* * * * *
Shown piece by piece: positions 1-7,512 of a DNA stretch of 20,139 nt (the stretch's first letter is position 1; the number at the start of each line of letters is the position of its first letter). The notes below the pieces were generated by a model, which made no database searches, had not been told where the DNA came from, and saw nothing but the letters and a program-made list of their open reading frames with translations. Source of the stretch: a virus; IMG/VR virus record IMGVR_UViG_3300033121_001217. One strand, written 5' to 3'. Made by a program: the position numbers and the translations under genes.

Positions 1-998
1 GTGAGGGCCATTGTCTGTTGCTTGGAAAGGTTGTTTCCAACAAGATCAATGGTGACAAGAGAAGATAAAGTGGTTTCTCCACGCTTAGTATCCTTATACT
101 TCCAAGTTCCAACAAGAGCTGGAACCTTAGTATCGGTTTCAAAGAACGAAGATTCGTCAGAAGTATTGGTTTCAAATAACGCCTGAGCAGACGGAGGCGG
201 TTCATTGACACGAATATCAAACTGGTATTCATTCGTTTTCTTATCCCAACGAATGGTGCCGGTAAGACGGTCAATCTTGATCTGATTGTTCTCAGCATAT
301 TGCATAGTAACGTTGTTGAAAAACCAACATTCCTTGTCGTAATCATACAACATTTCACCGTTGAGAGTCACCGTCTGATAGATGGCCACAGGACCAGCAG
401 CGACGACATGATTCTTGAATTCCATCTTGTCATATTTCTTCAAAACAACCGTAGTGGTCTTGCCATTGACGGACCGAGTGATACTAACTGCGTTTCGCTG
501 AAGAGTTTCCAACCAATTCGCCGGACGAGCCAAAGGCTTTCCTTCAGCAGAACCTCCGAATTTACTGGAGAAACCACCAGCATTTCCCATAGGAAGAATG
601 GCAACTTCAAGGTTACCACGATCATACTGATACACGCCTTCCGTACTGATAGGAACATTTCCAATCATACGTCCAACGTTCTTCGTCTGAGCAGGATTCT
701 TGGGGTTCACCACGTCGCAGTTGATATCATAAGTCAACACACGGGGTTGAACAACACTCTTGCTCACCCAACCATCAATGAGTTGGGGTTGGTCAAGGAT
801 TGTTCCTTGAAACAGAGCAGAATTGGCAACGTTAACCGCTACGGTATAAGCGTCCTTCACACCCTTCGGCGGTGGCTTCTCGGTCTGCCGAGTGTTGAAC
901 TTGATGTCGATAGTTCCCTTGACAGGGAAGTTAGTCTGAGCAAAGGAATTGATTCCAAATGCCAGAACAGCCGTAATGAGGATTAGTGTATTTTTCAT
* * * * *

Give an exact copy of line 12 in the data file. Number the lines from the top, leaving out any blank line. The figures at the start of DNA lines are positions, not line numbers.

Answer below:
901 TTGATGTCGATAGTTCCCTTGACAGGGAAGTTAGTCTGAGCAAAGGAATTGATTCCAAATGCCAGAACAGCCGTAATGAGGATTAGTGTATTTTTCAT